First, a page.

Objects and aura

Home is the most real place there is. It is our sanctum, the place we feel comfortable, surrounded by familiar things, where we know the spaces, can find our way round in the dark because we have an image of it in our heads, in our imaginations. That is why for Sigmund Freud the home symbolised far more than the dwelling; it stood for our subconscious, for our selves.

Wander around the rooms of Sir John Soane’s House in London’s Lincoln’s Inn Fields or even Freud’s own study in Hampstead and, surrounded by the artefacts and the fetishes, the art and the furniture of these visionary men, you can feel their presence. Perhaps more than that, you feel you are walking about in the recesses of their minds. The homes of many other historical figures have been preserved precisely because they seem to give us an umbilical link to their imaginations, to their genius. It is this intimate closeness to consciousness that gives the home such an emotional and physical charge.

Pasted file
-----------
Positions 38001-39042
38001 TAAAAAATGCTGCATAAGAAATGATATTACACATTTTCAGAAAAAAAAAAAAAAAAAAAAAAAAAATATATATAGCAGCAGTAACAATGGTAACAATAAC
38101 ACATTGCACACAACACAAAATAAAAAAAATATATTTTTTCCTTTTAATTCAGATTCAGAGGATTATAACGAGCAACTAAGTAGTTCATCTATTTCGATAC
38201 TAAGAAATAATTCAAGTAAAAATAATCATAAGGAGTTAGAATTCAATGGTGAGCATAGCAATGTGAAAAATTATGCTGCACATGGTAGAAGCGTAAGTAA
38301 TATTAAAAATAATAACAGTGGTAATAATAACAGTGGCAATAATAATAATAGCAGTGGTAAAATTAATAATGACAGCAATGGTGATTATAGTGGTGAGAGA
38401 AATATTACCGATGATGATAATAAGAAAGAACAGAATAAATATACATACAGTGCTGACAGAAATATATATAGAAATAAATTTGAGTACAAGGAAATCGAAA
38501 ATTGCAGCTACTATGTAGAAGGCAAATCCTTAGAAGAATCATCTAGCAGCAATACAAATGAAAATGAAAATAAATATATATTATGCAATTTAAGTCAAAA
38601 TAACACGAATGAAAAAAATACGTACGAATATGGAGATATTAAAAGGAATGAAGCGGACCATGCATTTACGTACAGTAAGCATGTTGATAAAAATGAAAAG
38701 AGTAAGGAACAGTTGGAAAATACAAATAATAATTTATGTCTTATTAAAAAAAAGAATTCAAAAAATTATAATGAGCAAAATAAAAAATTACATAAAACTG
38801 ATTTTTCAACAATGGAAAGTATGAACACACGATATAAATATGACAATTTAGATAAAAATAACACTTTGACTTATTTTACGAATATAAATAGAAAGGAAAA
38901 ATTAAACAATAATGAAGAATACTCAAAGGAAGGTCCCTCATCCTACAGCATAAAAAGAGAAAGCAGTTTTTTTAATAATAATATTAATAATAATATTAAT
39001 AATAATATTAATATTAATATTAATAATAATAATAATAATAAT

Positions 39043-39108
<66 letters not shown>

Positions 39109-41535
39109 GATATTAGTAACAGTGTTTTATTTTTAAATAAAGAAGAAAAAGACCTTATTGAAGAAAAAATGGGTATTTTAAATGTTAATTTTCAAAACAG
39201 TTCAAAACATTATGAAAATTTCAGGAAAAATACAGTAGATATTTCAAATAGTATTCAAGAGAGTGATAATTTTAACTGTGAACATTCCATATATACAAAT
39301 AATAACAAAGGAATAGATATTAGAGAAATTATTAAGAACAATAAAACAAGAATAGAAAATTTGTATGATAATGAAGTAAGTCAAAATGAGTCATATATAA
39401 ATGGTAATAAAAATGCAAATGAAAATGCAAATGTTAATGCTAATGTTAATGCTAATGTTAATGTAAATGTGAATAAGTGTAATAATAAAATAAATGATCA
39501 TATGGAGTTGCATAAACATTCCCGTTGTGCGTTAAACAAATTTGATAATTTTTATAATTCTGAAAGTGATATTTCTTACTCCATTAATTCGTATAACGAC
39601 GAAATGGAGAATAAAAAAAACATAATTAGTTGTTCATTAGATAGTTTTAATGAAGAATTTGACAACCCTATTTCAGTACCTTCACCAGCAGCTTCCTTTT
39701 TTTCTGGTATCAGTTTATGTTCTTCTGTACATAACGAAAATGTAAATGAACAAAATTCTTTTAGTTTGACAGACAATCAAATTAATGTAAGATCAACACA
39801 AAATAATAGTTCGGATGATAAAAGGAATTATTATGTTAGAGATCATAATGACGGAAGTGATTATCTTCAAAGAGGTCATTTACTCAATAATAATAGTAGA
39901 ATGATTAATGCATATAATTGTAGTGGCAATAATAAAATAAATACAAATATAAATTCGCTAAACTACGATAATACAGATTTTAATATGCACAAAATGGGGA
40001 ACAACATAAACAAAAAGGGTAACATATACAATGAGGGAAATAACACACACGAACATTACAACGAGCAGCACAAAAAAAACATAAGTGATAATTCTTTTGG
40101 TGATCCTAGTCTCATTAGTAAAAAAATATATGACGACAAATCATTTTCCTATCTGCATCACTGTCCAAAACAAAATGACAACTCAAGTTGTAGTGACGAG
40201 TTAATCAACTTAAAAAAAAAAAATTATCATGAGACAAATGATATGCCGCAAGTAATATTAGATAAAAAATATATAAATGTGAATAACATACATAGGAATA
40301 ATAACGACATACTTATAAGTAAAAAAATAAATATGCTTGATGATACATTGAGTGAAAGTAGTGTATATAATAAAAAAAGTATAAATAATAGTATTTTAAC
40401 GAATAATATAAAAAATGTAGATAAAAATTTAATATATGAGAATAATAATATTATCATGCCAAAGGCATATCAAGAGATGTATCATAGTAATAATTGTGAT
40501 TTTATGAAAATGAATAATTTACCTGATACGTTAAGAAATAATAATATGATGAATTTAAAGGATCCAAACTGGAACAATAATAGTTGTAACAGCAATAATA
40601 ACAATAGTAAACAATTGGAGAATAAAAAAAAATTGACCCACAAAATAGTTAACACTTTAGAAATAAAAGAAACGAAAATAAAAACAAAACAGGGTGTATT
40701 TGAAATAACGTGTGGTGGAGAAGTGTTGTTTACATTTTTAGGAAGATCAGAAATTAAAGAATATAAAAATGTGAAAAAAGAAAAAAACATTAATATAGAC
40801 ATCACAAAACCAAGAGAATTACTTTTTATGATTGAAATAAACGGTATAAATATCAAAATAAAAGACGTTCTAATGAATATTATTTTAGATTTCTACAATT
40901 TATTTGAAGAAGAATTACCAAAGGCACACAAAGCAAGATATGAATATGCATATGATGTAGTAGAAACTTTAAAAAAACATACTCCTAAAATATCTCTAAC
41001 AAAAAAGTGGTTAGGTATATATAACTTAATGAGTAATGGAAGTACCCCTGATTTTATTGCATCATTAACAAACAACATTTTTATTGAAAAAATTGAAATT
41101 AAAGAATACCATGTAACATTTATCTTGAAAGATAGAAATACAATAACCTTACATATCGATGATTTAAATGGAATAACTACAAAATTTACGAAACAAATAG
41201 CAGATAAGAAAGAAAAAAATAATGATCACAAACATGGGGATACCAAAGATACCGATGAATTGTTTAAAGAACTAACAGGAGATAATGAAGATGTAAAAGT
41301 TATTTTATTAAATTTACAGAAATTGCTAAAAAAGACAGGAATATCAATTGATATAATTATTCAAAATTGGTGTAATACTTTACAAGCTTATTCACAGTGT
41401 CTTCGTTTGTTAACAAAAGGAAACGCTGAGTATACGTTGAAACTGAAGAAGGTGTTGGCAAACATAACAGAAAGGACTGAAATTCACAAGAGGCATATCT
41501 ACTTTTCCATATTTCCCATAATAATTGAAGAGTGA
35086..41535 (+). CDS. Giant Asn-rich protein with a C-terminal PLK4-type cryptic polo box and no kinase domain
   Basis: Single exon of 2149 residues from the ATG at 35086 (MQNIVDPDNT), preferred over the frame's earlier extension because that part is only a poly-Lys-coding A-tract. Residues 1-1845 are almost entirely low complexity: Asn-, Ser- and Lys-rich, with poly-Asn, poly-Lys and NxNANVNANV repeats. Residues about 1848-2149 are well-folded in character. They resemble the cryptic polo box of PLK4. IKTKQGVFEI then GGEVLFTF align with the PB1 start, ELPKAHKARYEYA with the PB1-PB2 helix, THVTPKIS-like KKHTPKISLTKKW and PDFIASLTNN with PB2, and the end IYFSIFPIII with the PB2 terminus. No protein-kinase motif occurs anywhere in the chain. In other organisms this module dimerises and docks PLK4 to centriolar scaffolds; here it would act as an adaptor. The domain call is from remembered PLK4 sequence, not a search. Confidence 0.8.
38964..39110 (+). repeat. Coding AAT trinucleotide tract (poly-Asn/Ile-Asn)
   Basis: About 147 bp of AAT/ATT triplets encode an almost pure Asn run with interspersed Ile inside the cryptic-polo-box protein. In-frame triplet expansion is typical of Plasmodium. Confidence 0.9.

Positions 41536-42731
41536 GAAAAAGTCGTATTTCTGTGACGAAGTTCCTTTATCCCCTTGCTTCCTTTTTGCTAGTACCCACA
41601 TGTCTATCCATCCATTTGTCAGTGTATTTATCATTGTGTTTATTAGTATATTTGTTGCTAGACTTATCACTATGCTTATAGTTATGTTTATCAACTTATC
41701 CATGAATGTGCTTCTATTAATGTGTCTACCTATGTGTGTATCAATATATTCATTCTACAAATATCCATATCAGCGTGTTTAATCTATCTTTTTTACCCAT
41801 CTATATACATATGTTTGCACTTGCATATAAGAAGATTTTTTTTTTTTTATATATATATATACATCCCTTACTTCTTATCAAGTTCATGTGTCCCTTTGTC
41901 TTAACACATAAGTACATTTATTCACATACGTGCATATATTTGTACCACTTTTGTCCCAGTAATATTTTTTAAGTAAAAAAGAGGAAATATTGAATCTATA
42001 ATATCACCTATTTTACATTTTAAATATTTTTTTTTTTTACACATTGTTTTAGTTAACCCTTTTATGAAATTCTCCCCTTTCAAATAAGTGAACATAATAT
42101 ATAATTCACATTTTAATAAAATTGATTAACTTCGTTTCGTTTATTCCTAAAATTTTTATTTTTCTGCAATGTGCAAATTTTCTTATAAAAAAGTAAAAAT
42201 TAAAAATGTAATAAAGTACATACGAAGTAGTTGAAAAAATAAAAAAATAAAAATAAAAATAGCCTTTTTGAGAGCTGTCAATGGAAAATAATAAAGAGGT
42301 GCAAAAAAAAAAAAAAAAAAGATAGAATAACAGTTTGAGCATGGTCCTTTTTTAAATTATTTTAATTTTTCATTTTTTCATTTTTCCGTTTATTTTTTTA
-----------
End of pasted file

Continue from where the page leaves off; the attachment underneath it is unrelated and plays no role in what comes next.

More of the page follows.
Philosopher Martin Heidegger famously associated being with dwelling, that in the act of making our home we realise our existence, while Freud associated the home indelibly with the mother. The familiarity of the domestic, though, is open to abuse. It is only necessary to think of the almost physical feeling of violation when a home is burgled to begin to understand this relationship of the physical to the psychological. If the house is the most real space in our lives, what happens when it is disturbed? What happens when we see something out of place, something strange, when we dream but the house is transformed? That is the moment when the real is made surreal, and that is the theme of a new exhibition at London’s Barbican centre.